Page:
By TODD SOUTER, Ph.D.,
Davis Behavorial Health
Between the time I spent in graduate school, on internship, and working as a psychologist, I have been in the field of mental health for 25 years.
Graduate students and interns learn about all kinds of things like psychological theories, personality development, human behavior, and emotional disorders. When I came out of graduate school, I felt smart, educated, and prepared to take on whatever came my way. Looking back on things now, I have realized that, at that time, I really didn’t know much of anything.
I became aware of so much more when I married and then later had children. That is when I really began to realize how difficult emotions, relationships, communication, and life can be. Trying to incorporate my wife’s family with my family and trying to build our own immediate family is when I learned that mental illness, mental health conditions, and mental health symptoms are present in every family. Statistics say that mental illness is present in anywhere between 15 to 20 percent of the population, but what I have figured out during the course of my career and the development of my own family is that mental health difficulties are present everywhere.
Sometimes the symptoms are chronic, profound and long lasting. Other times the symptoms are very short-lived and only have a minimal effect on personal or a family functioning. The unfortunate thing, from my perspective, is I often will see people who feel ashamed or guilty about the fact that they are struggling with depression, anxiety, or confusion in their thinking. I regularly see people who feel like they are letting others down when they make poor decisions or have difficulty figuring out the right direction to take.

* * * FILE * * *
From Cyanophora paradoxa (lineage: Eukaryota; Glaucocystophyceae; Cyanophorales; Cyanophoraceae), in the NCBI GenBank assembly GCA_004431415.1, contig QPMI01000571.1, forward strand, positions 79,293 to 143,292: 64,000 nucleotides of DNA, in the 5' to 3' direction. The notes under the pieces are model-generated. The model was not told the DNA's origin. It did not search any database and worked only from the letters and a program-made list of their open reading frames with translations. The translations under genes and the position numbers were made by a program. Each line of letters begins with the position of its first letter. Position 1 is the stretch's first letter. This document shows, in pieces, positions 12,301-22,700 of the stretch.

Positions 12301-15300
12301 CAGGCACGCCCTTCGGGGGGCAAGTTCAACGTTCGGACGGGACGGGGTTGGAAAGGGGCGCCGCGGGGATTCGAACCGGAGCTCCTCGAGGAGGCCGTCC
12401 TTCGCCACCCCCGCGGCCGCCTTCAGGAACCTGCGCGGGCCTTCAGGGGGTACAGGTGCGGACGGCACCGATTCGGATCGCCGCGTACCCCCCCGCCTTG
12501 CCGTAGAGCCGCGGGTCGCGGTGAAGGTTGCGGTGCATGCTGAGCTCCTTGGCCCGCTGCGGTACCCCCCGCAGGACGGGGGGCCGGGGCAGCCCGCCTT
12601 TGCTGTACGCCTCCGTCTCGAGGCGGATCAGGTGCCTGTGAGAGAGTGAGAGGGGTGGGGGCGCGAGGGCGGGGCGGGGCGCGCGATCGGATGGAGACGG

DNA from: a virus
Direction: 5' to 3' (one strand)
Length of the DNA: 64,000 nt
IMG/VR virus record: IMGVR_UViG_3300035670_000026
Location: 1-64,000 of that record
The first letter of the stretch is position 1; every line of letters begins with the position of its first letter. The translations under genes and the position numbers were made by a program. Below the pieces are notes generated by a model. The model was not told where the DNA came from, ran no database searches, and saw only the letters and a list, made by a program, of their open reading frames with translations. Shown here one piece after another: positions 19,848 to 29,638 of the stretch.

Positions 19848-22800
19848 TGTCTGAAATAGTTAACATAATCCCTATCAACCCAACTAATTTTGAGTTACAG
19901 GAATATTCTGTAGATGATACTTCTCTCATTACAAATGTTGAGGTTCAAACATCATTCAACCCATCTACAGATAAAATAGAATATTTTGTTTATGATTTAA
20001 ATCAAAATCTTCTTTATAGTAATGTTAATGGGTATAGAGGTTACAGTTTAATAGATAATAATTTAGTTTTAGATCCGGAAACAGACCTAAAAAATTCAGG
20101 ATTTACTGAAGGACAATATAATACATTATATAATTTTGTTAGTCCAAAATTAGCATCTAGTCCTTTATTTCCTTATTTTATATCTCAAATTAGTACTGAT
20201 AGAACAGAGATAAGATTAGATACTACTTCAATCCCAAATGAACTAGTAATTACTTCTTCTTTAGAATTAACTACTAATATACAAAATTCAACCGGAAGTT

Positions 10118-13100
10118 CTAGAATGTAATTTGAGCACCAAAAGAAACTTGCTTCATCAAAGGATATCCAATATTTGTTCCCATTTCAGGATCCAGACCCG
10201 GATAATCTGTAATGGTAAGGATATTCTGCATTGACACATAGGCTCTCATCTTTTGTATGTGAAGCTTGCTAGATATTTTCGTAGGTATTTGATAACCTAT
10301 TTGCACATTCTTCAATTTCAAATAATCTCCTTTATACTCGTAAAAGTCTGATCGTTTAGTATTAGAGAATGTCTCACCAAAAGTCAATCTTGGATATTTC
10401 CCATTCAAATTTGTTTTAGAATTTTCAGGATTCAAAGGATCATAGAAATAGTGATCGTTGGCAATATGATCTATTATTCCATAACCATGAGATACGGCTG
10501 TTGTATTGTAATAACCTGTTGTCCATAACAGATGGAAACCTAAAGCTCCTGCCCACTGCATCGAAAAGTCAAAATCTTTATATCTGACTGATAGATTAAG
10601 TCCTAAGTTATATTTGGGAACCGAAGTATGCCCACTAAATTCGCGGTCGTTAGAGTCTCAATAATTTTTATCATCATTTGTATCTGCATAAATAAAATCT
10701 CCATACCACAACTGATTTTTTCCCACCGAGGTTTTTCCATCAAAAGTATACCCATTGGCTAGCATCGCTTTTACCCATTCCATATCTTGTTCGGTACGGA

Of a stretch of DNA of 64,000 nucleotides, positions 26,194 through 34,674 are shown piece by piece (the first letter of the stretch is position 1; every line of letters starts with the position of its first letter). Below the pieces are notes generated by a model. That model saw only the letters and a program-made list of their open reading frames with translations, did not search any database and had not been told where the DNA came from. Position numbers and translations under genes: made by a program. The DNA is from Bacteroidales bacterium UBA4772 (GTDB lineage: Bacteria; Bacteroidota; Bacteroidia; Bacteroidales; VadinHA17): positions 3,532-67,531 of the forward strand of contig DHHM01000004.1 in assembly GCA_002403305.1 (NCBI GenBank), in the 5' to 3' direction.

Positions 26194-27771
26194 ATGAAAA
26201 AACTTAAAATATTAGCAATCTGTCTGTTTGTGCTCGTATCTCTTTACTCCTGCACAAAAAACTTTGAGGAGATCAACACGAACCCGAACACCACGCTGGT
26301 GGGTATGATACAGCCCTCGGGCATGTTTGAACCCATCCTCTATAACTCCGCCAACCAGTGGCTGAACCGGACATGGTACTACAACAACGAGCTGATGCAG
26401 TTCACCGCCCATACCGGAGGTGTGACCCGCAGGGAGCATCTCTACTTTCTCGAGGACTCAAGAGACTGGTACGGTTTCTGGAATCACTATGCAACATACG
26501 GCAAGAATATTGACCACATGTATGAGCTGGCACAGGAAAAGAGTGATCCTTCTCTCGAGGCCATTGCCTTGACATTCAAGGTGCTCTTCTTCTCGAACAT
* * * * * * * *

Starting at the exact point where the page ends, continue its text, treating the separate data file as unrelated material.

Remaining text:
There is no difference between having a mental illness and having some other type of biological or medical condition like diabetes, thyroid problems, or migraine headaches. Illness happens to all of us, and we do not ask for or deserve it. There is no shame or guilt in experiencing mental health symptoms, and it is not your fault if you are going through a period of depression, anxiety, or some other mental health condition. One of the things that I tell families is that the problems they are experiencing are not anyone’s fault, but it is everyone’s responsibility to help make improvements.
Over the 25 years that I have been in this field, I have seen great improvements in the effectiveness of treatment and in the technology of medications. Mental health conditions and symptoms are treatable. People do not have to live with symptoms they are experiencing. I have seen people be reluctant to seek treatment because they feel guilty or ashamed over their mental health symptoms. There is no reason for guilt or shame whatsoever. Mental illness is a biological condition.
I remember a graduate school lecture where the professor told us that the only reason for a person to feel guilt or shame is if that person had done something wrong. If you have a mental health condition; if you experience mental health symptoms; or if you are having problems in your family due to mental health issues, you have done nothing wrong.
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